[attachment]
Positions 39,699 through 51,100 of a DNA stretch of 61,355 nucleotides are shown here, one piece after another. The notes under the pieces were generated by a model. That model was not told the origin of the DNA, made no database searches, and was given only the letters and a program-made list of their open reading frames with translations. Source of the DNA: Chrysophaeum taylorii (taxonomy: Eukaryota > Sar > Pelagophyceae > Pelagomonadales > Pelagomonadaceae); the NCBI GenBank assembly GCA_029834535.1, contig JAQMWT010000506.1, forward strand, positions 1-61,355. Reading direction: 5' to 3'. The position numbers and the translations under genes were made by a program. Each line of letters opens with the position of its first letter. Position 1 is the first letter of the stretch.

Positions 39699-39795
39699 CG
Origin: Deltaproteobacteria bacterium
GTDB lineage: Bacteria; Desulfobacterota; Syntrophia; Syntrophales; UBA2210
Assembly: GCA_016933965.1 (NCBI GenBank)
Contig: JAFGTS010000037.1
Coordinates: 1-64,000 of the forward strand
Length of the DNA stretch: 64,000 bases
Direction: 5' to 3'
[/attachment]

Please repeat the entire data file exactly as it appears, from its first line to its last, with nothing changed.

Positions 39,699 through 51,100 of a DNA stretch of 61,355 nucleotides are shown here, one piece after another. The notes under the pieces were generated by a model. That model was not told the origin of the DNA, made no database searches, and was given only the letters and a program-made list of their open reading frames with translations. Source of the DNA: Chrysophaeum taylorii (taxonomy: Eukaryota > Sar > Pelagophyceae > Pelagomonadales > Pelagomonadaceae); the NCBI GenBank assembly GCA_029834535.1, contig JAQMWT010000506.1, forward strand, positions 1-61,355. Reading direction: 5' to 3'. The position numbers and the translations under genes were made by a program. Each line of letters opens with the position of its first letter. Position 1 is the first letter of the stretch.

Positions 39699-39795
39699 CG
Origin: Deltaproteobacteria bacterium
GTDB lineage: Bacteria; Desulfobacterota; Syntrophia; Syntrophales; UBA2210
Assembly: GCA_016933965.1 (NCBI GenBank)
Contig: JAFGTS010000037.1
Coordinates: 1-64,000 of the forward strand
Length of the DNA stretch: 64,000 bases
Direction: 5' to 3'